In lieu of an abstract, here is a brief excerpt of the content:

  • Endnotes
  • Dr John Drew, Project Director

VanArsdel Essay Prize

Graduate students are invited to submit essays for the 2011 VanArsdel Prize for the best graduate student essay on, about, or extensively using Victorian periodicals. Manuscripts should be 15–25 pages and should not have appeared in print. Send paper submissions postmarked by 1 April 2011 to Kathryn Ledbetter, Department of English, 601 University Drive, Texas State University, San Marcos, Texas 78666-4616. Please include a description of current status in graduate school.

Research Society for Victorian Periodicals Call for Papers, 43rd Annual Conference Canterbury Christ Church University, UK, 22–23 July 2011 “Work and Leisure”

Much of the nineteenth-century press was built on an interdependency of work and leisure. Texts designed for consumption in leisure hours were created by armies of workers: authors, illustrators and editors, of course, but also printers’ devils, water-colourists, photographers, ad agents, newsvendors, street sellers, and a host of others. Who exactly were these labourers and how were they organised?

Then, what was the “leisure” that they promoted, and how different was it from work? Reading the press is obviously an insufficient answer. Reading could be work for teachers, reviewers, proof-readers or those trying to entertain children or colleagues. To what extent, indeed, was leisure a [End Page 458] ruse? How far did the Victorian press inscribe women’s domestic labour as a form of leisure, or male work as pleasurable? More generally, how did the press fit into the wider context of the entertainment industry: the theatre, travel, music, exhibitions, sport, and shopping?

Not all of the press was devoted to leisure and its limits. What of that enormous sector that unashamedly named their focus as work-related: the trade and professional press, newspaper pages devoted to the stock market and commodity prices, articles worrying over women in the workplace, over the masculinity of the civil servant, or over the demands of labourers on strike?

Finally, what of the “cultural work” of the nineteenth-century press? What was the function of the press in and on society? How might that cultural work relate to the pleasures of leisure?

Suggested themes include but are not limited to:

  • *. Technologies and economies of production, distribution and use

  • *. The cultural work of the Victorian press

  • *. Trade and professional publications

  • *. The nature and locations of labour and leisure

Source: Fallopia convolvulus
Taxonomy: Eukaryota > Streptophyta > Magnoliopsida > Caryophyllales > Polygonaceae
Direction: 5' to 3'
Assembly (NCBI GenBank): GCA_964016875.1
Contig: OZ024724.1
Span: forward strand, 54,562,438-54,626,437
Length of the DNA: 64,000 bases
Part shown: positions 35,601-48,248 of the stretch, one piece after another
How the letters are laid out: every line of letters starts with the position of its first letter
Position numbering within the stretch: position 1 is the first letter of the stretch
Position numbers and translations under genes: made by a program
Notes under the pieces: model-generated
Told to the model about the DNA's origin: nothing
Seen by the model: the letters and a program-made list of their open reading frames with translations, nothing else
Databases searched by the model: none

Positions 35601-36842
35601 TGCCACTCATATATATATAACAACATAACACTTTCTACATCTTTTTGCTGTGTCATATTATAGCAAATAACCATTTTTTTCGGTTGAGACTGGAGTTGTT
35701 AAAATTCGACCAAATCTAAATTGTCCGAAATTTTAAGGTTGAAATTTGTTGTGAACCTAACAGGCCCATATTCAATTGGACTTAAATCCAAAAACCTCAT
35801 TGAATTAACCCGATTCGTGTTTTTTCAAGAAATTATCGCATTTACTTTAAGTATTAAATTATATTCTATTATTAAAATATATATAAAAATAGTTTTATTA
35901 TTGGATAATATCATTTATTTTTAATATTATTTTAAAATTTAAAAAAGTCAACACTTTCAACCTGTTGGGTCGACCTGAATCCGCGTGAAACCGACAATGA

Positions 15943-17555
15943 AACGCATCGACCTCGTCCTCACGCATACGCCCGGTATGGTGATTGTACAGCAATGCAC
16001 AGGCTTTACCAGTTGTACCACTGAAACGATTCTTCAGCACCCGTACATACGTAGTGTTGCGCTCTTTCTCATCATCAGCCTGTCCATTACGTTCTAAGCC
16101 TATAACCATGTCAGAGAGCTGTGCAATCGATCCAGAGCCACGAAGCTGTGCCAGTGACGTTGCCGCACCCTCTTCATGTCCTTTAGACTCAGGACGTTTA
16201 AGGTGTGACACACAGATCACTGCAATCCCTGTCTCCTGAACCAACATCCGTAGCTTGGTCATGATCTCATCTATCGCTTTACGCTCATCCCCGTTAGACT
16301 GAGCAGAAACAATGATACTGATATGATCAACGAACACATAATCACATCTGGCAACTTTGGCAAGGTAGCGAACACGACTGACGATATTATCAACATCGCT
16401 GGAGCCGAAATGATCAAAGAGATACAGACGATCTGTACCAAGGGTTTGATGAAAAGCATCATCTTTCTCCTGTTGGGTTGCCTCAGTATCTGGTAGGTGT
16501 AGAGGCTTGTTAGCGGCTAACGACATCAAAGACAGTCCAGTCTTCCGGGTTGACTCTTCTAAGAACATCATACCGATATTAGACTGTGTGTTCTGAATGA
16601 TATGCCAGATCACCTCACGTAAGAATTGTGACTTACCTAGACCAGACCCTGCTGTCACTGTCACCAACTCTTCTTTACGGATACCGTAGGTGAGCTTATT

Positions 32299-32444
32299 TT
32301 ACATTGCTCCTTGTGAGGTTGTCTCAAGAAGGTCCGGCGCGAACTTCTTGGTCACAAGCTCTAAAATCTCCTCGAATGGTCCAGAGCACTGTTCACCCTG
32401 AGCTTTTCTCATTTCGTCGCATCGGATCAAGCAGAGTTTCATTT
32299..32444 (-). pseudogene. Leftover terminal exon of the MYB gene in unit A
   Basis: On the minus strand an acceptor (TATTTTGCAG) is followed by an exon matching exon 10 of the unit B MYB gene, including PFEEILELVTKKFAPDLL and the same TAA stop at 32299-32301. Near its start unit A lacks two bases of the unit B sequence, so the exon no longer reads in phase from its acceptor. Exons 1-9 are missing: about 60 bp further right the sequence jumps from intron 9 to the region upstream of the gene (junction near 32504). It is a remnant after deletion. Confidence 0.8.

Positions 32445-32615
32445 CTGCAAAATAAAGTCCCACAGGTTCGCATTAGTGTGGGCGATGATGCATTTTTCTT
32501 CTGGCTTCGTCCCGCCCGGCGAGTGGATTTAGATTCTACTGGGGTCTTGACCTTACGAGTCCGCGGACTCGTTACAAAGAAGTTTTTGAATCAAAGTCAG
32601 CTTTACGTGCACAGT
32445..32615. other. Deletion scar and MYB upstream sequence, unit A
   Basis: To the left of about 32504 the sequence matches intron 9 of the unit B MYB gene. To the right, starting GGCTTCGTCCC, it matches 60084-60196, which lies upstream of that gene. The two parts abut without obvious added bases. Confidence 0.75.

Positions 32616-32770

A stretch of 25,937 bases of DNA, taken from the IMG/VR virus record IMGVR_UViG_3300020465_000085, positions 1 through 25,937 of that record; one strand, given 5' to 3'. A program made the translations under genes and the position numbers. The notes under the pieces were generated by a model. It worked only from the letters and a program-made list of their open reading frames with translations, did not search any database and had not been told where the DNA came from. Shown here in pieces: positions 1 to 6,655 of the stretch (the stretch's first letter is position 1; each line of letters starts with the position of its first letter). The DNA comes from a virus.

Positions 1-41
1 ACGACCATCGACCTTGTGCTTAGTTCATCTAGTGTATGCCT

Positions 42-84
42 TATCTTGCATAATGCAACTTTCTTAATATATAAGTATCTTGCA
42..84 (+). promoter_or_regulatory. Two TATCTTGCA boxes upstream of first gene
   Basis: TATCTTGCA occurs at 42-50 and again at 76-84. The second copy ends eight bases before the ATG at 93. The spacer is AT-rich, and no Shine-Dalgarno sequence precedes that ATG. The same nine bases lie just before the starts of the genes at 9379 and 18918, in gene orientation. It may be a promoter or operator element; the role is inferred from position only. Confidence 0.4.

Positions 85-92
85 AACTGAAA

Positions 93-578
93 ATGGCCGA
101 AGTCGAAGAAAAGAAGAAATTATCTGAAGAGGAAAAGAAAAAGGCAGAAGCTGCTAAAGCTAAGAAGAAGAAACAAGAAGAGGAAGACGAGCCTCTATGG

• *. The culture industries, including travel, theatre, concerts, exhibitions, sport

  • *. Holiday Supplements

As always, the Research Society for Victorian Periodicals invites proposals for papers that address any aspect of nineteenth-century British magazines or newspapers, although those dealing with the conference theme are particularly welcome.

Please e-mail two-page (maximum) proposals for individual presentations or panels of three to Dr Clare Horrocks ( and Dr Andrew King ( Please include a one-page CV with relevant publications, teaching, and/or coursework. Final papers should take 15 minutes (20 minutes maximum) to present. The deadline for submissions is 1 February 2011.

Dickens Journals Online

The Dickens Journals Online Project, based at the University of Buckingham UK, has reached a major milestone in its aim to provide by February 2012 a free, scholarly, accessible and innovative online edition of Dickens’s [End Page 459] weekly magazines. All 43 bi-annual volumes of Household Words and All the Year Round under Dickens’s editorship (1859–70), plus six volumes of the little-known Household Narrative of Current Events, have been uploaded to the site, and can now be consulted.

The project organisers would like to offer subscribers to Victorian Periodicals Review:

  • ♦. early access to the “betasite” long before its public launch in 2012. You can read, search, and copy from any issue of Household Words or All the Year Round under Dickens’s editorship

  • ♦. the chance to contribute to the overall project, by helping us weed out the very small percentage (on average, less than 1%) of errors caused by computerised transcription.

All you will need is a computer with a good internet connection, and confidence with basic word-processing.

Members should log on at: Username is VPR.reader and the password is !2012!DJO. Simply follow the instructions...


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pp. 458-460
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